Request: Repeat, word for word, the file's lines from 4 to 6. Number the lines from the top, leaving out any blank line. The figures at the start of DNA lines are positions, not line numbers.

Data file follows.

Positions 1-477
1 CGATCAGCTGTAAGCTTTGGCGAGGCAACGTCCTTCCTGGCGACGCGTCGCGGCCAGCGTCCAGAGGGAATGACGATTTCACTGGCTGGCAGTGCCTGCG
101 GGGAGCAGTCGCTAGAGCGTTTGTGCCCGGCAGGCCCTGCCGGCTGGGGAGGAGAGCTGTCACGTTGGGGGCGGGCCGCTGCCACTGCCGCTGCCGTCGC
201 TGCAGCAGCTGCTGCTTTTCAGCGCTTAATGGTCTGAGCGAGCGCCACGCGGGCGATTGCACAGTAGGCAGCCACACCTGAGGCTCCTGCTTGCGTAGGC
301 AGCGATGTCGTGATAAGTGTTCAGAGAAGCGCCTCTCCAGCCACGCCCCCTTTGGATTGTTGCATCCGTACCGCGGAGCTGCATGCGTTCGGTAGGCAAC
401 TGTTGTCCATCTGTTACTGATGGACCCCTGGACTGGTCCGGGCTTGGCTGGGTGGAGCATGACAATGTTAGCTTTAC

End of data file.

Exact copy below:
201 TGCAGCAGCTGCTGCTTTTCAGCGCTTAATGGTCTGAGCGAGCGCCACGCGGGCGATTGCACAGTAGGCAGCCACACCTGAGGCTCCTGCTTGCGTAGGC
301 AGCGATGTCGTGATAAGTGTTCAGAGAAGCGCCTCTCCAGCCACGCCCCCTTTGGATTGTTGCATCCGTACCGCGGAGCTGCATGCGTTCGGTAGGCAAC
401 TGTTGTCCATCTGTTACTGATGGACCCCTGGACTGGTCCGGGCTTGGCTGGGTGGAGCATGACAATGTTAGCTTTAC